If you're one of those people who have trouble saying "no," visiting Times Square might feel extra stressful. Whether it's someone selling fake Louis Vuitton purses or an "Avenger" pressing you to take a photo with them, plenty of strangers want your money and will do almost anything to get it. Caricature artists are members of this group. They're generally less pushy than the costumed characters, and most of these artists have talent -– there's no denying that. But do you really need an ink-drawn caricature of yourself or your kids?


First off, these unique and strange drawings can be expensive. Second, you should strongly consider what you will do with this drawing when you return home. Do you plan to frame the art and put it on a wall or shove it in a drawer, never to be seen again? If you're sure it's the latter, you may want to smile politely and take a pass. If you're determined to buy one as a keepsake, you can always try to haggle over the price.

Counterfeit peddlers

No matter what time of day or year you visit Times Square, you're bound to encounter peddlers selling counterfeit goods. Spread across blankets that line the dirty sidewalks, fake purses, sunglasses, wallets, and more entice travelers with an eye for designer brands. Don't get sucked in! There are so many reasons against buying counterfeit goods. Most importantly, these fake items are illegally created and sold and could be supporting the use of forced labor or human trafficking. According to U.S. Customs and Border Protection, counterfeit goods are also poorly made and potentially harmful. Plus, this illegal business takes money (and even jobs) away from legitimate companies.


The good news for tourists who still have their hearts set on fake merchandise is that buying counterfeit goods on the black market is not illegal in New York (per The Fast Law Firm, P.C.). Manufacturing and selling the items, however, is what lands people in the slammer. These types of arrests happen frequently in New York, most often on Canal Street. If you're still determined to purchase a knock-off, negotiate the price and be prepared to walk away with a subpar product.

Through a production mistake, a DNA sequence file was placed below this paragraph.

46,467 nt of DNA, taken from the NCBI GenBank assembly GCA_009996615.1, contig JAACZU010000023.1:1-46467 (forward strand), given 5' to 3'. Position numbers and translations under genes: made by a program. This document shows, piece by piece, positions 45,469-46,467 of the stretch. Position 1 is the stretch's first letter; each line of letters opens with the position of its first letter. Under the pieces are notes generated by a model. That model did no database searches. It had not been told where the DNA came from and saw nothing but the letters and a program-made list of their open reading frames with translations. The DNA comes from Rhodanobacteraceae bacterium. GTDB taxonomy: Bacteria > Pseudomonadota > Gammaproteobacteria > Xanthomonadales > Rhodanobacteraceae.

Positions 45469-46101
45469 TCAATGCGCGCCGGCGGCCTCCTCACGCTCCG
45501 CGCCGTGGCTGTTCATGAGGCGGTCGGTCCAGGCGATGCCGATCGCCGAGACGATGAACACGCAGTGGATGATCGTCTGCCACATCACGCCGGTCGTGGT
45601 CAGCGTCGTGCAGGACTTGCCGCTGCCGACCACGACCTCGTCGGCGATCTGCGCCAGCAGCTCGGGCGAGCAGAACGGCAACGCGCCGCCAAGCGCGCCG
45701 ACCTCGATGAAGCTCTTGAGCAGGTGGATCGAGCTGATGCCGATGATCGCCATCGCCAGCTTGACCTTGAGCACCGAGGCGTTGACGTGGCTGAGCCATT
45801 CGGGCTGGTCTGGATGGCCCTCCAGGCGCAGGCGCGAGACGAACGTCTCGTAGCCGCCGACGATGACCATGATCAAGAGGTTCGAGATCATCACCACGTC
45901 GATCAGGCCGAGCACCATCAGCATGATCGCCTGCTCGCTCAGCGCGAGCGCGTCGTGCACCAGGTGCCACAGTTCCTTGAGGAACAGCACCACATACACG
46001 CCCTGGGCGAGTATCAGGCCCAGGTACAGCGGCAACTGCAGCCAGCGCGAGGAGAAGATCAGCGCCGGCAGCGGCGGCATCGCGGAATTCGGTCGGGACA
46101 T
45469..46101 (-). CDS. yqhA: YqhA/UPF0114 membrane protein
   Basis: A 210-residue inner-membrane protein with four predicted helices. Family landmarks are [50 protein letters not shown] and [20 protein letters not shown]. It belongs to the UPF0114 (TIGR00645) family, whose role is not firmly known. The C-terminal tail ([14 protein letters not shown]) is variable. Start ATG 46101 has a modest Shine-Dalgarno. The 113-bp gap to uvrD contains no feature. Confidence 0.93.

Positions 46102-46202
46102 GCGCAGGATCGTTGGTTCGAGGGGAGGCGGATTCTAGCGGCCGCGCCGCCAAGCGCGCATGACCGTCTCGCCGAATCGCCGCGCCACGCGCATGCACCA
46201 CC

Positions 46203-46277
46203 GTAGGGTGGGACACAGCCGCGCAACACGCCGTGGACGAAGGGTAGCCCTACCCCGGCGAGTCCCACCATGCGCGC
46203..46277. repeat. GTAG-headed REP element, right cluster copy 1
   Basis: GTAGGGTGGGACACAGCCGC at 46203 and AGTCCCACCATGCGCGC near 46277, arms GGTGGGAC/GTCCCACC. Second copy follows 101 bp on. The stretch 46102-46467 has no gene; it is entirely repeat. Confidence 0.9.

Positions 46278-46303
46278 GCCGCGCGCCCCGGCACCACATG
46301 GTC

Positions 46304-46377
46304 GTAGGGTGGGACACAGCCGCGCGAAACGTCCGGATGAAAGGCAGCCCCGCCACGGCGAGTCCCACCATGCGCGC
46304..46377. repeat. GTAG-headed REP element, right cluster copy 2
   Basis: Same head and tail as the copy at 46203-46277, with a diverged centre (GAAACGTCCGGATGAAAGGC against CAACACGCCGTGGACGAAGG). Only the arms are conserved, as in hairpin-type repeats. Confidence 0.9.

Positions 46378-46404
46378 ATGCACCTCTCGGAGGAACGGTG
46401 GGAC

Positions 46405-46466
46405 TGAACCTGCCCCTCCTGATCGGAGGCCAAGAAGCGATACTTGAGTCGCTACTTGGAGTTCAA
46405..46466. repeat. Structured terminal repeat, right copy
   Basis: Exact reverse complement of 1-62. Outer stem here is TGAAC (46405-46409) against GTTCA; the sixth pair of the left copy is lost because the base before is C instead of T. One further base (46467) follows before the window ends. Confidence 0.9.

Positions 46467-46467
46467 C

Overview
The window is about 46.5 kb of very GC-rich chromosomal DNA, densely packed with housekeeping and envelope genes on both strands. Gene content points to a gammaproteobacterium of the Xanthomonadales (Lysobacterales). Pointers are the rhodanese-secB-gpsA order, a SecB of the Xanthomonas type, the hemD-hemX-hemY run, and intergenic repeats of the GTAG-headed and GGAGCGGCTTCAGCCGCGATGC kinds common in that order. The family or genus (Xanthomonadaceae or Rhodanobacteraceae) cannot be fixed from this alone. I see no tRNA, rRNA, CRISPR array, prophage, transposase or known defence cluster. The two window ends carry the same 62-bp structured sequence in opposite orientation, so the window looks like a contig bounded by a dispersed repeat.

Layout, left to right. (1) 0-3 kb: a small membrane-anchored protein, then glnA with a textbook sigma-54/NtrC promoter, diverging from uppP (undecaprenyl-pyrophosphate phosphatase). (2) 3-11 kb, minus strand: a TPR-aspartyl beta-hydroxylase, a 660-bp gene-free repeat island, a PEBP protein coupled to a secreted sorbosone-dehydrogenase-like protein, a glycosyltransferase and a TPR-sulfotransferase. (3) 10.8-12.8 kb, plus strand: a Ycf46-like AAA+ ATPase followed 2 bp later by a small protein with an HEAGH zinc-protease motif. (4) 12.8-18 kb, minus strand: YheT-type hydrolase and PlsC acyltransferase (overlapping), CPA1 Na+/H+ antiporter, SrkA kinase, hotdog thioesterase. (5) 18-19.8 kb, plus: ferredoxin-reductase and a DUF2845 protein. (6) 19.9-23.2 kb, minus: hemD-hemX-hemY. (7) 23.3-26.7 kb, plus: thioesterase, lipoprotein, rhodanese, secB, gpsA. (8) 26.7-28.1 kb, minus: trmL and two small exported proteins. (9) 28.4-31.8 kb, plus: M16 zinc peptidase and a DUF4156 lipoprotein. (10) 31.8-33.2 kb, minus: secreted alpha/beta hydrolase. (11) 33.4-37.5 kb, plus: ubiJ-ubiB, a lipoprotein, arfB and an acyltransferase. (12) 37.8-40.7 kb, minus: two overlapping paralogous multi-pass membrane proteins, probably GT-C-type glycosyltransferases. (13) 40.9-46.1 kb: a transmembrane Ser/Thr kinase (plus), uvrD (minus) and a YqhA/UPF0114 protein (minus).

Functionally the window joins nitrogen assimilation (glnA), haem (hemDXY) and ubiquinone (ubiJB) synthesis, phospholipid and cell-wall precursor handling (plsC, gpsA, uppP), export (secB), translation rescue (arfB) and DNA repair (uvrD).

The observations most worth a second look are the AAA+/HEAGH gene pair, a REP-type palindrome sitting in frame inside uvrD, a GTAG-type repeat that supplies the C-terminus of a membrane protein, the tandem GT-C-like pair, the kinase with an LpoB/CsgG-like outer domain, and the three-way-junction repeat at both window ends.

Pedicabs can certainly look fun and romantic, especially if you've just exited a Broadway show or restaurant to find one adorned with colorful, twinkly lights. Essentially a bicycle with a carriage on the back, these unique "taxis" are pedaled in high-tourist areas (i.e., Times Square) across the city. By law, pedicab drivers are permitted to set their rates, which must be posted at the front of the cab so potential passengers can easily see them. Ask about their charges before sitting in the cab, which could indicate that you agree to their prices. Some unsuspecting tourists have been charged up to $600 for a ride, found an inquiry completed by ABC's 7 On Your Side Investigates.  


According to NYC Pedicabs, the standard pedicab rate should not exceed $3 to $7 per minute. If the driver tells you that it's more, don't get in. Search for another pedicab instead. Also, ask to see the pedicab driver's license and agree to the price upfront. Or make your way to Central Park, where you can take an iconic Horse Carriage Ride. It will cost more (a 45-minute ride costs about $140), but this unforgettable experience is a bucket-list thing to do for many first-time visitors.

Unauthorized ticket sellers

No matter how much time you spend in Times Square, you're guaranteed to be approached (or screamed at) by someone. Often, these encounters involve a person trying to sell something -– like the fake products we mentioned earlier, a photo, or even a city tour. Frequently, these deals sound too good to be true, which most likely means they are. Instead of falling for a scam, be wary. Don't buy tickets to a Broadway show from someone selling them on a street corner. The tickets may be incredibly overpriced or, worse, fake. Yes, some might be legitimate, but is it really worth the risk?